2011-05-05 / News

Island youngsters cope with diabetes, look to help others

By Margo Sullivan


From left, Juji Ruggieri and Paris Deacon, both 11, and Jackie Ruggieri, 6, talk about Paris and Juji’s summer plans to attend a two-week session at Clara Barton Resident Camp, a site for children with juvenile diabetes in North Oxford, Mass. Photo by Margo Sullivan From left, Juji Ruggieri and Paris Deacon, both 11, and Jackie Ruggieri, 6, talk about Paris and Juji’s summer plans to attend a two-week session at Clara Barton Resident Camp, a site for children with juvenile diabetes in North Oxford, Mass. Photo by Margo Sullivan On May 14, two Jamestown youngsters will work and try to save enough money to attend a special camp in North Oxford, Mass.

Paris Deacon and Juliana Ruggieri, who goes by the nickname Juji, both 11, will grab a rake, a mop and a broom at Clara Barton Camp, where girls with Type 1 diabetes learn to manage their condition. They hope their six hours of effort will raise enough money not only to pay their own camp costs but also pay other children’s way, too, their parents said.

Type 1 diabetes, once known as juvenile diabetes, develops when the pancreas stops making suffi- cient insulin. The condition has no cure.

Paris was diagnosed seven years ago, and doctors discovered Juji’s condition two years ago. For now, their diabetes is under control, their parents said, and the girls lead active lives. Paris, a Lawn Avenue School sixth grader, plays basketball, field hockey and lacrosse. Juji, who is in fifth grade, plays soccer and competes in gymnastics. Recently, she grabbed first place in the state gymnastics tournament, said Sherri Deacon, Paris’ mother. But no one knows what will happen when they mature.

“These kids look perfectly healthy,” said Juji’s mom, Julie Ruggieri, “because they are managed 24/7.” But they are both insulin dependent, and any break in their medical regimen could land them in an emergency room or worse — in a diabetic coma. She feels camp helps the children deal with the medical condition.

Six children with Type 1 diabetes live in Jamestown and camp puts their diabetes in context, Ruggieri said. They’re no longer just one of a few kids in Jamestown. The children see the bigger picture when surrounded by other kids in the same situation.

“This is her chance to be like all the other kids,” Ruggieri said.

“I wouldn’t miss it for anything,” Juji said. Last summer, she played soccer, went out for cheerleading, ate s’mores around the campfire, skidded down a soap slide and made a lot of new friends. Best of all, she learned to adopt a “whole new attitude” about her condition, said Ruggieri.

A year ago, for example, Juji refused to let her mother test her blood sugar if anyone might notice. She wore a pump to regulate her insulin, but hid the device under her shirt. All that discomfort changed after camp, her mother said.

Juji decided to get serious about managing her diabetes, she said, because at camp she met girls who went to the emergency room.

“I want to make sure I take care and not end up in the emergency room,” she said.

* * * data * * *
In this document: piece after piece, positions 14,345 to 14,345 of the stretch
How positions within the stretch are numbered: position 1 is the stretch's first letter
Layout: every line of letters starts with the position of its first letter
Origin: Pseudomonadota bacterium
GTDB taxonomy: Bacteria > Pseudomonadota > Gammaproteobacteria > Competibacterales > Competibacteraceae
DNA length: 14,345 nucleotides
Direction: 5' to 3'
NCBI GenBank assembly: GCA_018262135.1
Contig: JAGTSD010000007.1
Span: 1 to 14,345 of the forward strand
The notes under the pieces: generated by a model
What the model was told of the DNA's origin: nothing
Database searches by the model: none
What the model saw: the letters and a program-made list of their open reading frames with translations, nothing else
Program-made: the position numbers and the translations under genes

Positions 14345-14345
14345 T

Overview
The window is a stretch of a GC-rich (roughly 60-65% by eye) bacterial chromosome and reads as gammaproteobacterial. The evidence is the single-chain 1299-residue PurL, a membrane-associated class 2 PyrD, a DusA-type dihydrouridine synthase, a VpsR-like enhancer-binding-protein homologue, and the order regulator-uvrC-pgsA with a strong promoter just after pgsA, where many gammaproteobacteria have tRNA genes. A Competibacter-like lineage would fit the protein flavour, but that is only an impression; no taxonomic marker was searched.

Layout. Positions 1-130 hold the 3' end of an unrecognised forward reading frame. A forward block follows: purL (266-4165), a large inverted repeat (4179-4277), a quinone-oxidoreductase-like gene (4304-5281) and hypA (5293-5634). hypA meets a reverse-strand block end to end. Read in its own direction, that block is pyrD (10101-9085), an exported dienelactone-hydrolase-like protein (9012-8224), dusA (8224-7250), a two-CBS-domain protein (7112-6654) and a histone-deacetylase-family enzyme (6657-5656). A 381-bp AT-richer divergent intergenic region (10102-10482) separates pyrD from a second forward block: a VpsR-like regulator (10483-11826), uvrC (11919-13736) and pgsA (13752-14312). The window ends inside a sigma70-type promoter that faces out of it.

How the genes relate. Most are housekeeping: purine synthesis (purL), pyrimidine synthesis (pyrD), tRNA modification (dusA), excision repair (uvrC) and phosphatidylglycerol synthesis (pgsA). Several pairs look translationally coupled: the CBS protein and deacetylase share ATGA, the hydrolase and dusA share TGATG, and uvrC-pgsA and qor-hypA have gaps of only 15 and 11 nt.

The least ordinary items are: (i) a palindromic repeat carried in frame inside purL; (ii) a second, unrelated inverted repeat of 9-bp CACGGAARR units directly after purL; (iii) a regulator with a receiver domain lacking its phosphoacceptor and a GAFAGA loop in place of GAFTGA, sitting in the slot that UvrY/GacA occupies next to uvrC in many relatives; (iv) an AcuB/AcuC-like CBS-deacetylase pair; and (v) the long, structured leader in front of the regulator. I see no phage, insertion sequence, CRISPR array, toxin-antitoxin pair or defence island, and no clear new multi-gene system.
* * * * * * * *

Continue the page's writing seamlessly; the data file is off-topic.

Her diabetes was discovered during a medical exam, but Paris was not diagnosed until it was almost too late to save her.

“I didn’t know what the symptoms were,” Deacon said. About a month before the emergency, Paris started drinking a lot of water; she took her to the doctor, who suspected a respiratory condition. When the child grew worse, Deacon and husband Kevin rushed Paris to Newport Hospital.

“They knew what it was right away,” Kevin Deacon said. Doctors told her parents she might have died if they had not acted that night.

A team from Hasbro Children’s Hospital met them in Newport and rushed Paris to the Providence hospital. She stayed there two weeks.

“We were scared out of our wits,” he said. And they’re still concerned.

For an adult, the diet, exercise and medication regimen is complicated, but for a child, the effort can be daunting. Making the right choices all the time can be hard, said Sherri Deacon.

“It’s been a struggle,” Deacon said. “Her friends are usually very good, but they don’t have a condition like Paris does.”

For example, they can eat candy and junk food. Paris cannot. She must stick to a healthy diet to keep her diabetes under control. And if she doesn’t test and give herself insulin, the consequences can be terrible.

Deacon said the equipment and technology has improved since the days when diabetics had to inject insulin with a syringe, but “it’s still a lot for a child to handle.”

“There are no days off,” Kevin Deacon said.

Ideally, the children’s work will help send all the Jamestown children with Type 1 diabetes to the Barton Center camps — Camp Joslin for boys, in Charlton, Mass., and Clara Barton for girls, in North Oxford. According to Sherri Deacon, two weeks at camp costs $2,500. That’s a big expense for families already dealing with medical costs.

People who want to donate can make out a check to Clara Barton Camp or Camp Joslin, put a child’s name in the memo line, and mail the contribution to Sherri Deacon, 67 North Road, Jamestown, RI 02835.

Two-week summer sessions start on July 3. The boys’ camp opens with a one-week session on June 26. Sessions continue through the summer.

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